Psalm 45 and a Good Hockey Captain

Today I did lectio on one of the psalms for the evening–Psalm 45–right after watching a hockey game.  This is because my friend Adam had come over for meditation/lectio, and he had to dash off as soon as possible.

Psalm 45 is a hard psalm for me to relate to.  It’s a wedding song, praising the groom’s military valor, splendor, and love of justice.  But perhaps because I’d just watched the Chicago Hawks beat the Columbus Blue Jackets 5-4, my thoughts drifted to the young (21 year old?) captain of the Hawks, Jonathan Toews (pronounced ‘Taves’), who had just been praised by the announcers not only for his tying goal, but for his steady hardwork and teammanship.  Even the other team’s coach, who got to know Toews while coaching the US Junior Olympics, praised Toews for being someone special, someone who played every game as if it were his last.  He is someone who seems to draw the best out of the rest of his team, to encourage the other players constantly.

My cousin Fran was another good captain.  She won awards for best sportsmanship, encouraging even the weaker players in softball and hockey teams on which she’d played.  She was an accomplished athlete, having won nationals in downhill skiing when she was a teenager, and later heading to Lake Placid to try out for the US Olympic luge team.  While working at Northern Michigan University on the cleaning staff at the library, she also coached youth skiing, set off fireworks displays for town celebrations, organized gay and lesbian cultural events in the UP (of MI), deer-hunted, and played in a band.  I admired her greatly.  Her life was cut short when a new girlfriend’s neighbor murdered her in northern Wisconsin, after Fran and her girlfriend tried to confront the neighbor for stalking Fran’s girlfriend.  He’s been in and out of jail, and wasn’t in jail long after this murder, because the judge (whom my father sensed to be homophobic) ordered a retrial that reduced the sentence.  We all could picture Fran, small but strong, trying to defend someone she thought was in danger.  And an aunt of ours said to me later:  the man who killed her was a troubled loner, someone whom under other circumstances Fran would have tried to reach out to in some way.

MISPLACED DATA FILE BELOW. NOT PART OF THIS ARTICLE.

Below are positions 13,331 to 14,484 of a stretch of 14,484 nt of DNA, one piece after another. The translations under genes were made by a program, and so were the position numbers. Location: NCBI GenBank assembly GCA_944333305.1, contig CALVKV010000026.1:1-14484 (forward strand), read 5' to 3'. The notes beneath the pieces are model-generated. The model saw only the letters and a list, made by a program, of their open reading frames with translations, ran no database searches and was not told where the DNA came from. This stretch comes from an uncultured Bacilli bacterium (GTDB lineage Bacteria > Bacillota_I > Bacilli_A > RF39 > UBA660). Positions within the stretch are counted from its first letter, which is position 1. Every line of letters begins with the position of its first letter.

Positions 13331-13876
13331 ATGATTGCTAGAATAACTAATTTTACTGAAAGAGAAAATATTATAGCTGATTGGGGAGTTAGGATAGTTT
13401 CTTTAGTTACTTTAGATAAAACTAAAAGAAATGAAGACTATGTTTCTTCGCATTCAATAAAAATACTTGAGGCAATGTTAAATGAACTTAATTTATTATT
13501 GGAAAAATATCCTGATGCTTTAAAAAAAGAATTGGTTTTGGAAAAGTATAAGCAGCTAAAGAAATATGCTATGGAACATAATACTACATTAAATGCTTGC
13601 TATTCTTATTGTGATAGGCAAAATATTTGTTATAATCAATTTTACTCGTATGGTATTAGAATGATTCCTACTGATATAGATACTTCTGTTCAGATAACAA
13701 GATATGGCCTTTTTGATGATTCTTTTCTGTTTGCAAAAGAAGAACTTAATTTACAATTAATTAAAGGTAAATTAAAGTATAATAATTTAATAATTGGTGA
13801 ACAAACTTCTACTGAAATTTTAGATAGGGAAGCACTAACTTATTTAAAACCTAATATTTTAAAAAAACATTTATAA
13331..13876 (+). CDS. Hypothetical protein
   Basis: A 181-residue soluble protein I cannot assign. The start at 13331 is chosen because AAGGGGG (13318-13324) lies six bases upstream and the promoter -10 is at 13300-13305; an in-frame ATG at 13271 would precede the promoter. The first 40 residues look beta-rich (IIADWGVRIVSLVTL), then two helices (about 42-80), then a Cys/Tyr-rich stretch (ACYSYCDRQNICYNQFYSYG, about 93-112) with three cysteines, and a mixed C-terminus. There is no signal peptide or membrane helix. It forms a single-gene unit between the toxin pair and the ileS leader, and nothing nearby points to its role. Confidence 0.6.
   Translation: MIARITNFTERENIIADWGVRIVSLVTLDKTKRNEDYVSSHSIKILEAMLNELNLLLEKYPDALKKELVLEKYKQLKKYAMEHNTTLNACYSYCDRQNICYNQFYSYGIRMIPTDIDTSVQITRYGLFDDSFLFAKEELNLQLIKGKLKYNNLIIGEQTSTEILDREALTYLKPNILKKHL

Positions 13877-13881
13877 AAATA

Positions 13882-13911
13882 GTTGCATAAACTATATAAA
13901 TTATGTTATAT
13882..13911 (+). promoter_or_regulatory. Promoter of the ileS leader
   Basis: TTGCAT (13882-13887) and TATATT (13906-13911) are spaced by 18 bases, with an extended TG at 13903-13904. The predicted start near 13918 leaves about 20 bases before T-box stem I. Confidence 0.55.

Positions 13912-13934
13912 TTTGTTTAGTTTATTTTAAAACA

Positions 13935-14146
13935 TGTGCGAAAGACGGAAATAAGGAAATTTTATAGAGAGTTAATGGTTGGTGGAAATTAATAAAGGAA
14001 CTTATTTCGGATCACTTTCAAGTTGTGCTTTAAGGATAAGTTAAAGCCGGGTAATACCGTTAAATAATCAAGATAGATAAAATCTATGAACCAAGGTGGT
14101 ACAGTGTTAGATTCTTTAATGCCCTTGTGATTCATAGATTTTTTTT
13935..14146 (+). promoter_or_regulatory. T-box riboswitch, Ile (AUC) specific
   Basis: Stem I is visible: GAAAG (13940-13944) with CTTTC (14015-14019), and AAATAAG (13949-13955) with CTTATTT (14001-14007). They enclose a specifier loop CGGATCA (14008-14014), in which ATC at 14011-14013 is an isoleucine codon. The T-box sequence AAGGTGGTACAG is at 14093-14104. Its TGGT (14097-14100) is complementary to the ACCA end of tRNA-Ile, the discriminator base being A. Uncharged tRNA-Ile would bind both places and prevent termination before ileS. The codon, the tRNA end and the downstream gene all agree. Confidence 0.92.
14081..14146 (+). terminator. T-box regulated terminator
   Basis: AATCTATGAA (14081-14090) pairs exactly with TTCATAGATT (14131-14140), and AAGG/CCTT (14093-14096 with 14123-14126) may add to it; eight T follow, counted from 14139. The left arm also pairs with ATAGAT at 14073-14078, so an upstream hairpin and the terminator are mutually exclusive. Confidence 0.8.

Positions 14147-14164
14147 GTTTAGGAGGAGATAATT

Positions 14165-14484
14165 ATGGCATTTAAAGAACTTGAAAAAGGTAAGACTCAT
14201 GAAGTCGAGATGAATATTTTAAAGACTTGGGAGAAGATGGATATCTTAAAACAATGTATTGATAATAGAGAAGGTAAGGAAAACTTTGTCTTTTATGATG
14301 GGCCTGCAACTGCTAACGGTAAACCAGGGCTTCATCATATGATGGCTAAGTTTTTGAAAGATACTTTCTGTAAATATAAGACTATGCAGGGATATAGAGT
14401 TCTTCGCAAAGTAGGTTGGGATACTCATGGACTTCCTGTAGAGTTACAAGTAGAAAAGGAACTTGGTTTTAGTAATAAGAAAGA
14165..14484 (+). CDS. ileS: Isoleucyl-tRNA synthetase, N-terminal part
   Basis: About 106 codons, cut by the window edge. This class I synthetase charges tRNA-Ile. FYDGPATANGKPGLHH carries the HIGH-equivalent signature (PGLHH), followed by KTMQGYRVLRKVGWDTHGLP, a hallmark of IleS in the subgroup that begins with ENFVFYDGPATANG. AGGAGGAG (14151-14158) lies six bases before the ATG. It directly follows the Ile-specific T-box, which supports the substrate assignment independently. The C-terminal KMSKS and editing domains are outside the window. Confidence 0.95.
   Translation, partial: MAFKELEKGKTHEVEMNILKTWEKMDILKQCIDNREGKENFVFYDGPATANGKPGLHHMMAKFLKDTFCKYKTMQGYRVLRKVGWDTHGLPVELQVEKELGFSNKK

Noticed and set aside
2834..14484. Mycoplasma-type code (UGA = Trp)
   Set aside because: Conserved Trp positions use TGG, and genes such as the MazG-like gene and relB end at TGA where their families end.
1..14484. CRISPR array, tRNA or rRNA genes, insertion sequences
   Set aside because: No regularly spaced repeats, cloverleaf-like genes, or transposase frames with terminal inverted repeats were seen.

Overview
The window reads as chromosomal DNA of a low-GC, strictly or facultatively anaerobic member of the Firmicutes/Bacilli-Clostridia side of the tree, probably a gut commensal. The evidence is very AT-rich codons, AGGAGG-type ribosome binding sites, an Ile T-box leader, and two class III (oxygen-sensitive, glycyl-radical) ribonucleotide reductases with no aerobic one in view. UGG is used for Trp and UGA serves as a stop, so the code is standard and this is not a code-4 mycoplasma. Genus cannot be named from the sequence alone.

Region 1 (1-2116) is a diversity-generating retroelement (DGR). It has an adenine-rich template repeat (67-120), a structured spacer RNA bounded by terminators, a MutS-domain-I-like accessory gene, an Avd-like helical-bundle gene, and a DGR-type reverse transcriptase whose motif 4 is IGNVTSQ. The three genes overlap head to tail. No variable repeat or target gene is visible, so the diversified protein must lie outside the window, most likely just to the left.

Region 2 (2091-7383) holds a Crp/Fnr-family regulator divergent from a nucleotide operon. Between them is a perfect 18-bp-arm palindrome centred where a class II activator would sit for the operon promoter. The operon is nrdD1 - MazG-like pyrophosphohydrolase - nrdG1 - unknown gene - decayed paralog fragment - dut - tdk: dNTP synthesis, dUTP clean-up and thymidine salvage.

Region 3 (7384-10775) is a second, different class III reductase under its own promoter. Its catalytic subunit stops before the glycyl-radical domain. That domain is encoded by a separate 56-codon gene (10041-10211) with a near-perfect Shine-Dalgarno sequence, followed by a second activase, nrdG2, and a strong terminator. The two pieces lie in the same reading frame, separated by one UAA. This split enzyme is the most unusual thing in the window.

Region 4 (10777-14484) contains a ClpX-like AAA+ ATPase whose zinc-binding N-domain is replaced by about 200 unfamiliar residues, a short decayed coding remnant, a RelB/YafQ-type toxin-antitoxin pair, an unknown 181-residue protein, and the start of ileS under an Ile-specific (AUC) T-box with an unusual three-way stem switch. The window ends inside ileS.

The wedding sing in Ps. 45 announces, “Your children will take the place of your ancestors, and you’ll make them rulers throughout all the earth.”  At Fran’s memorial service there were literally hundreds of people–not only her friends, but current and former students she had coached.

Fran didn’t have children of her own, but she affected many many people all the same.  I wish there were more sacred songs to remember the kind of skill, courage and encouragement brought by women with vocations like hers–on or off the hockey rink.

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